In the US, 15 of every 100 adults smoke cigarettes, and although it’s a habit that has declined in recent years, there’s still a long way to go. Smoking doesn’t simply harm your health (the obvious) — there is much more going on behind someone’s decision to break open a pack of cigs. It speaks to an unbalance in overall well-being, which is why that’s exactly where much smoking cessation research has focused its attention in recent years.
There are dozens of methods out there that promise smokers they’ll be able to quit their habit: drugs that work on the pleasure centers of the brain, patches that provide minimal doses of nicotine, and several other substances. But it’s not just about putting out the cigarettes for good, it’s about adopting a healthier life, holistically.
We talked with three specialists — the CEO of Smokenders, the founder of the app Craving to Quit, and the director of mindfulness education at UCLA — who all incorporate mindfulness and as well as whole-body mental and physical health into their programs, about how these processes can offer a different path toward better health and living.
Quitting through learning
“Keep smoking while you learn to quit.” This is the phrase members hear when they enter the door of a Smokenders meeting, which immediately shatters preconceived notions about a smoking cessation course. This is important because prohibition only triggers more anxiety, and the idea is to get people into the correct mindset. The philosophy behind this course is education — just as there was a learning process to incorporate the cigarette into your life, there is a learning process to let it go. Jacqueline Rogers, the creator of the course, founder of the company, and a former heavy smoker herself, used her degree in psychology to create a program that would allow her to quit in 1969, and it turned out to be so successful that she took it public. The seven-week program is now online.
Don Seibert, CEO of Smokenders Worldwide, explained that in creating the program, researchers analyzed feelings, emotions, physical reactions, and behaviors related to the habit. Smoking is related to four areas that should be considered when starting a process to quit: the physical addiction; the sociological, which links to food, caffeine, and alcohol; the psychological or emotional triggers caused by stress, anxiety, depression, loneliness, etc; and the habitual, or the conditioned responses and behaviors that build up around smoking.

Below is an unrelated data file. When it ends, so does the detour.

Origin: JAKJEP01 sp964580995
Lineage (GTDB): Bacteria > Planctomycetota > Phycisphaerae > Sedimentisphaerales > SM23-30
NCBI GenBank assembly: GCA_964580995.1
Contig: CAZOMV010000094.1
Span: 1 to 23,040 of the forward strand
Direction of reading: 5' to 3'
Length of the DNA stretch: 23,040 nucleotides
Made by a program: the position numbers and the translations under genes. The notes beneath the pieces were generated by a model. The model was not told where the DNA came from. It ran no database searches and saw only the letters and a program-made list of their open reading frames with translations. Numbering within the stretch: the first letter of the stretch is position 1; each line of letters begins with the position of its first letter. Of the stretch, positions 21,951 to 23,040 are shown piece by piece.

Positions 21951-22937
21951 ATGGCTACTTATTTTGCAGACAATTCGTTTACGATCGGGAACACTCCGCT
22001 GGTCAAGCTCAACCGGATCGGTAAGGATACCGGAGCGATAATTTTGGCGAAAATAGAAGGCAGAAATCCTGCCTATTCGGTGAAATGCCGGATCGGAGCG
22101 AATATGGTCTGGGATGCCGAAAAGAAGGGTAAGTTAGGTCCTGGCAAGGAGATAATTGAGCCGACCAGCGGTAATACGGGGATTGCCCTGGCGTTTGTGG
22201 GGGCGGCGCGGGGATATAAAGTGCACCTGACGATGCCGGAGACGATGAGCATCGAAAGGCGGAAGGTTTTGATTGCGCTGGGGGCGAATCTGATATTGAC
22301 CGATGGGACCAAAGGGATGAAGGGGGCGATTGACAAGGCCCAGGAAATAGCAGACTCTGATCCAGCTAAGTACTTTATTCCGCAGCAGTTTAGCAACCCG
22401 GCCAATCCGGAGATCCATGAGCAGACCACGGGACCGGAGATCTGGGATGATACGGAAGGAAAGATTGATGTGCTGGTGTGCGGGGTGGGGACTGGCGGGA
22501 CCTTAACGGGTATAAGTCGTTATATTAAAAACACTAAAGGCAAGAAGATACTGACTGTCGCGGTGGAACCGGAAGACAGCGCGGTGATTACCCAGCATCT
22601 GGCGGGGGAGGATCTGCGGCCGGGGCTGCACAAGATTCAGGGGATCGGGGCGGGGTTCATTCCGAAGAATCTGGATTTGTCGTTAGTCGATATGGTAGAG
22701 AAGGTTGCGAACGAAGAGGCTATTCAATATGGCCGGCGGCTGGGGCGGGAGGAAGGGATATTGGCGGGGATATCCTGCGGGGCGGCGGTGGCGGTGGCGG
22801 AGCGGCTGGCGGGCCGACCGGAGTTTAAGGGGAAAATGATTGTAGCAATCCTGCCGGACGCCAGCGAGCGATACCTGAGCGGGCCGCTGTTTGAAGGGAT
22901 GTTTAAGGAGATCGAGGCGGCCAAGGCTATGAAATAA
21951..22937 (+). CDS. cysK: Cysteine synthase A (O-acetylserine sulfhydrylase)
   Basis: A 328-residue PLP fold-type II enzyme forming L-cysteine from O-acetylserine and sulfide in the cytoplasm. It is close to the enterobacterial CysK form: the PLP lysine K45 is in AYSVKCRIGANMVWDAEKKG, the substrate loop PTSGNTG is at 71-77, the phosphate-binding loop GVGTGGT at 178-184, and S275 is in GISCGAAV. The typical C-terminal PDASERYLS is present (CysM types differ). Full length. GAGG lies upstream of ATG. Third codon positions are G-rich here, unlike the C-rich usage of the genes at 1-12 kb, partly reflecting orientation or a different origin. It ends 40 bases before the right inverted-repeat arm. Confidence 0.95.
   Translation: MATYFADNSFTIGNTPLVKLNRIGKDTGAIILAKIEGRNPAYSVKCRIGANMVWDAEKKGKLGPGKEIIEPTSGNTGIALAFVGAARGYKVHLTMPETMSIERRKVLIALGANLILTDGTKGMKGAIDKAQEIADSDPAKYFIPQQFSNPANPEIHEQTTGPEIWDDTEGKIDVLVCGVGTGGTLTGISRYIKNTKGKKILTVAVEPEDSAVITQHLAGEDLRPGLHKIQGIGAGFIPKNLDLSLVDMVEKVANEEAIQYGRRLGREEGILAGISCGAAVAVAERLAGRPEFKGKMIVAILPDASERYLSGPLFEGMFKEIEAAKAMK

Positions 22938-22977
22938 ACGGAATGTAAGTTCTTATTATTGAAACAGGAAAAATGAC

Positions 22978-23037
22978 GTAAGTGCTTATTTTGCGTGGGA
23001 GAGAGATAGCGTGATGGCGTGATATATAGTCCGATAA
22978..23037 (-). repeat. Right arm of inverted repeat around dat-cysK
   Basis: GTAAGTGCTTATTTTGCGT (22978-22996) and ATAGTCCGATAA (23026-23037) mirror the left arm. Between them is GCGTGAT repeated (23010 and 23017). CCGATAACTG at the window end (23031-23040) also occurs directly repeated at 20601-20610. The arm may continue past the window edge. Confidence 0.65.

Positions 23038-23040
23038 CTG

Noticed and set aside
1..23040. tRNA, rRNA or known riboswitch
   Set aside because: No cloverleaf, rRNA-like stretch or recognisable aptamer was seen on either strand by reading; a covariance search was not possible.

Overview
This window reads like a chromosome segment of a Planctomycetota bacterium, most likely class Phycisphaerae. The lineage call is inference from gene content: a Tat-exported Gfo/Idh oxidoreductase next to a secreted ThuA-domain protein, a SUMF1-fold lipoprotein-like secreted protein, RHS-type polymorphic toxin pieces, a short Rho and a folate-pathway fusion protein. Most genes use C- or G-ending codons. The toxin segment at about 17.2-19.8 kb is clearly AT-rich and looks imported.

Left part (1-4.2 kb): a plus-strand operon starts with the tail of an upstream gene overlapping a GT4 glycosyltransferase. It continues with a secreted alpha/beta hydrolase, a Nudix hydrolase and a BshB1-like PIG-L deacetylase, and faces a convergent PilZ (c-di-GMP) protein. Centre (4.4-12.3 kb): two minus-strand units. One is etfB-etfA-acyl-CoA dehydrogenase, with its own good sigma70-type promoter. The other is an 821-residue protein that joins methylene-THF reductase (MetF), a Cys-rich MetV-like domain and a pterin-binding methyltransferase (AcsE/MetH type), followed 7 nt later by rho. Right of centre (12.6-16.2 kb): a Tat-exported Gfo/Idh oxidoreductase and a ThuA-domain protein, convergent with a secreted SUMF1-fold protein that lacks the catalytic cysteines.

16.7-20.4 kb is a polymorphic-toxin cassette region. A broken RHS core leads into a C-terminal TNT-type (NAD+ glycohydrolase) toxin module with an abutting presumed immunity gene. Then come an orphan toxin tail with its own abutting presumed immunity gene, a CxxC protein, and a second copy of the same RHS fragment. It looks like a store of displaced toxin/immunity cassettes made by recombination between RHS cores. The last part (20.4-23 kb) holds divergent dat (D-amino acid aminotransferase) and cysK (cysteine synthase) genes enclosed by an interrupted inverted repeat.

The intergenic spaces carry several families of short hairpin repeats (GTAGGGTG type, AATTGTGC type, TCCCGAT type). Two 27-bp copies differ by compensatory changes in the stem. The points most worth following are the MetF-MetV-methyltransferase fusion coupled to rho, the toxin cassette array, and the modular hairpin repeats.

“Unlike most smoking cessation methods — such as nicotine replacement therapies, which are directed solely toward the physical addiction to nicotine — the program is centered around helping the smoker learn how to quit. This process helps them understand that smoking is much more than just the nicotine issue, but also the many other aspects of the habit,” explains Seibert, who went through the program himself and hasn’t smoked since 1981.
The course has an 80 percent success rate, which amounts to over two million success stories. “One popular method of quitting is the ‘Cold Turkey method,’ in which a smoker abruptly discontinues the use of tobacco products and suffers pretty severe withdrawal effects as a result,” notes Seibert. “Less than five percent of those attempting to quit this way are successful, although most smokers have attempted to do so more than twenty times.”
The longer a smoker continues to smoke, the more they have to rationalize and to justify their smoking habit. Therefore, besides the physical benefits, Seibert believes that quitting also improves personal pride and self. “Before quitting my four pack per day smoking habit with the method, I was a very busy husband and father of two small girls who were increasingly bothered by the cloud-filled house they lived in and my inability to justify to them why I did such a nasty thing,” he said. “I tried to ignore their pleas and had lied to them about how little harm there was in smoking. As a result, I knew, deep down inside, that I was being dishonest with those whom I loved the most! This hurt, but not enough to get me to quit.”
Then, a scary event provided the real turning point. A volunteer firefighter, Seibert had become trapped in a burning building and was rescued by his fellow firemen. As he was being loaded into the ambulance, he was choking, coughing and spewing black gunk … but insisted on having a cigarette before the paramedics administered oxygen to him. He quit for good one month later.